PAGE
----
Friday, August 10, 2012

Letting your manuscript chill!

Today or tomorrow I will draft the last scene of the novel I am currently working on. I wrote for almost two hours this morning, then stopped to go to the gym. I could take the time to finish it today or I could wait until my early morning writing tomorrow to do it. I will probably do the latter. There is something wonderfully sacred about writing first thing in the morning and since much of this novel has been written in that sacred time, it seems fitting to draft those last couple of pages then.

Once that scene is completed and I've created a few bits of transition that I know need doing, I will put the manuscript away for at least a couple of weeks and let it chill--maybe until the end of the month. There are times in the process where I need to let things cook: scenes that are problematic, characters I don't know how to develop, too many possibilities for the next part of the plot. I spend time thinking about them, writing about them, doodling about them. I walk and consider, I shower and consider. I let them cook.

But when the draft is complete, I need cool distance, I need space between me and the narrative arc, me and the details of the characters. I need to not think about it for a while so that I can come back with fresh eyes and find what needs to be added and what needs to be pared away. So in my writing refrigerator, I'm making room for this new dish to chill for a while.

Sunday, August 5, 2012

selling your book, not your story

I had a great time Friday and Saturday at the Willamette Writers Conference where I volunteered in the free services area. I was part of the Practice-Your-Pitch team and I also did Manuscript ER. People would come in and sit down and we'd spend 15-20 minutes going over the pitch they were going to give to an agent in hopes that the agent would like it and represent them.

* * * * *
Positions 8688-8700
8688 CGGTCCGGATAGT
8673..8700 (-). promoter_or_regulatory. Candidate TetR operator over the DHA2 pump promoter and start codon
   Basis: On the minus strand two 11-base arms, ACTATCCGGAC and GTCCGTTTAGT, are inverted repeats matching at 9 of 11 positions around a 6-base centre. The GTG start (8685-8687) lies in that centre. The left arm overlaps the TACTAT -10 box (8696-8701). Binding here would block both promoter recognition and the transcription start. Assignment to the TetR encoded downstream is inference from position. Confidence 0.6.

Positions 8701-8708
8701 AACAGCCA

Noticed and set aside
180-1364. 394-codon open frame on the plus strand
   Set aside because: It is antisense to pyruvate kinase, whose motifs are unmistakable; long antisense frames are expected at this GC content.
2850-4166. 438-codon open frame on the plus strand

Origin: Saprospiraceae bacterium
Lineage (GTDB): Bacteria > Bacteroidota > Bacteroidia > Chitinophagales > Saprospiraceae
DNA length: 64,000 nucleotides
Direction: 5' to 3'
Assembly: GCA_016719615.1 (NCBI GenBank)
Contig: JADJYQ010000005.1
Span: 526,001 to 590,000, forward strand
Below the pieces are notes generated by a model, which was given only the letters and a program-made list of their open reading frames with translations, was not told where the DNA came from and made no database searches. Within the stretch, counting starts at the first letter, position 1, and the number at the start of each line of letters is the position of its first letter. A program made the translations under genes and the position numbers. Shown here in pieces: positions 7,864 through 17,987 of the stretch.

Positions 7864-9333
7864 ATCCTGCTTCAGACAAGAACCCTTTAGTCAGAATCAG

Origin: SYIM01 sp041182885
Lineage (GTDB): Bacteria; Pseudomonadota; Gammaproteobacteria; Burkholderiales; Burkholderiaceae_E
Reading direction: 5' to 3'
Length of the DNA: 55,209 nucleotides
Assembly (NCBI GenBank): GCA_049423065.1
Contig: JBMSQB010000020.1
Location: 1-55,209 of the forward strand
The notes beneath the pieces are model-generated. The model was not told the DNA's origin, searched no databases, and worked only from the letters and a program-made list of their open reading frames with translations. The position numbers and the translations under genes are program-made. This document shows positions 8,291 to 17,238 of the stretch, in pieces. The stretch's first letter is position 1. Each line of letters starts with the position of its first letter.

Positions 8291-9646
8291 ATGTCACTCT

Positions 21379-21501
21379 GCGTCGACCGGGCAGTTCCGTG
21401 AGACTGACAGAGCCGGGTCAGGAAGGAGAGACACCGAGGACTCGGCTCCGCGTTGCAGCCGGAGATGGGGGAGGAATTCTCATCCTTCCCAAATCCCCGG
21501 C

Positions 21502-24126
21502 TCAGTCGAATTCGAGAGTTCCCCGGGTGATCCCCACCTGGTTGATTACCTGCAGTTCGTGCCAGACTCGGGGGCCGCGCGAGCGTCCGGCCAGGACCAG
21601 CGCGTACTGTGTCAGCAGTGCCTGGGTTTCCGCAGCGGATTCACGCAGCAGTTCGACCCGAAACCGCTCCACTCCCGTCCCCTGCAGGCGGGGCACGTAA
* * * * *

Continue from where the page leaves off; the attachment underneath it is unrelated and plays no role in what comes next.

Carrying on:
I pitched the last two years in a row, the first year unsuccessfully, the second year I got my agent. So I was able to share my experience in a very direct way. Most of the pitches that came to me were a recitation of the story, a synopsis in effect. They often included a lot of extraneous details, a lot of back story, a lot of history. These writers were in essence trying to sell their story. But agents are wanting to represent books that will sell and sell big and the story is only a part of that.

Here's an example. Helen came with a story of the second wave of Oregon pioneers and she launched into a recitation of the story and why the characters moved west and what their problems were. After we talked a bit about what made her book special, she came up with some ideas that would improve her pitch: The book is about commuter marriages in the 1890s (men who work in the city and their wives who are alone on the farm, a day's train ride away); it's about women who have no choices (a child every year for 9 years, the closest female to help in an emergency a half-mile walk away). The husband has an affair with a woman in town. The book has two points of view, two sympathetic characters, the husband and the wife.

Agents are wanting to know what's new about your book, what's distinctive, what's fresh, what's original. I sent Helen off to rewrite her pitch to include some of these intrigues and innovations. I hope she lets me know what happens!